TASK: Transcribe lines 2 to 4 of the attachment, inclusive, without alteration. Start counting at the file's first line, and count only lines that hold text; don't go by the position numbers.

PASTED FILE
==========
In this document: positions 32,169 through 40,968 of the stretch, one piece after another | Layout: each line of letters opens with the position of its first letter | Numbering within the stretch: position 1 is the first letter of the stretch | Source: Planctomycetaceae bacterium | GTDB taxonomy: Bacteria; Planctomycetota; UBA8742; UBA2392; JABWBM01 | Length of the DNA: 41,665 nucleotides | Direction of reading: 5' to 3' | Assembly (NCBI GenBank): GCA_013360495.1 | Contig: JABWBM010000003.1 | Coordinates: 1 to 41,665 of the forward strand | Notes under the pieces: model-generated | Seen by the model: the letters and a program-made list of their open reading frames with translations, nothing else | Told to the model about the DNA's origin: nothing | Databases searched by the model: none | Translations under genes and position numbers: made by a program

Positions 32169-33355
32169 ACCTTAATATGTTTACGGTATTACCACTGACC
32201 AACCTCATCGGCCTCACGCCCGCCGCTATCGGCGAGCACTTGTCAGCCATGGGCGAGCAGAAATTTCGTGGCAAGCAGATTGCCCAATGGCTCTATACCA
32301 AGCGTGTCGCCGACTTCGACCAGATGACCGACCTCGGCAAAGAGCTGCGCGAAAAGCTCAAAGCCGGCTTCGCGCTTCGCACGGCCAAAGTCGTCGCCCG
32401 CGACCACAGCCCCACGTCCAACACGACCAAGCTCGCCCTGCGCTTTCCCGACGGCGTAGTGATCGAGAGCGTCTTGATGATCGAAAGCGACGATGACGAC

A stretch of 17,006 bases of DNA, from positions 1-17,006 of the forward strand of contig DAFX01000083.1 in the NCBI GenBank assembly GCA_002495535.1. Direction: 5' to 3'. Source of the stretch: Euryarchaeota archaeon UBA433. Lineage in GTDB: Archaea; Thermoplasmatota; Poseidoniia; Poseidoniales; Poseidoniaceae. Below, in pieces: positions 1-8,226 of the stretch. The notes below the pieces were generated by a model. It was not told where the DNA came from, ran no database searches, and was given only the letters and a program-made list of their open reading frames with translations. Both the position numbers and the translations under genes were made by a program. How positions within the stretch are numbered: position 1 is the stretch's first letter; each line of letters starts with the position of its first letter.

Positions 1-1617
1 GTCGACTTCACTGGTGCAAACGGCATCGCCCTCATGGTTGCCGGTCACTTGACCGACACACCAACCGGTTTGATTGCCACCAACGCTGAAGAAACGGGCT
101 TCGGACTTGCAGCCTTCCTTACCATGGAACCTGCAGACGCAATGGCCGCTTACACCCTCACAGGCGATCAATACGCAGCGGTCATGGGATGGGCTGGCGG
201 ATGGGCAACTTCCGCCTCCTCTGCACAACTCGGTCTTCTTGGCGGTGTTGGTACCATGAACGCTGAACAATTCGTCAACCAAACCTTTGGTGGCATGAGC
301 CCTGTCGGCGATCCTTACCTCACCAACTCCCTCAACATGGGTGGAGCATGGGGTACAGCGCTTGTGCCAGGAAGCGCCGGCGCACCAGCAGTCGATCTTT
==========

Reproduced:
Positions 32169-33355
32169 ACCTTAATATGTTTACGGTATTACCACTGACC
32201 AACCTCATCGGCCTCACGCCCGCCGCTATCGGCGAGCACTTGTCAGCCATGGGCGAGCAGAAATTTCGTGGCAAGCAGATTGCCCAATGGCTCTATACCA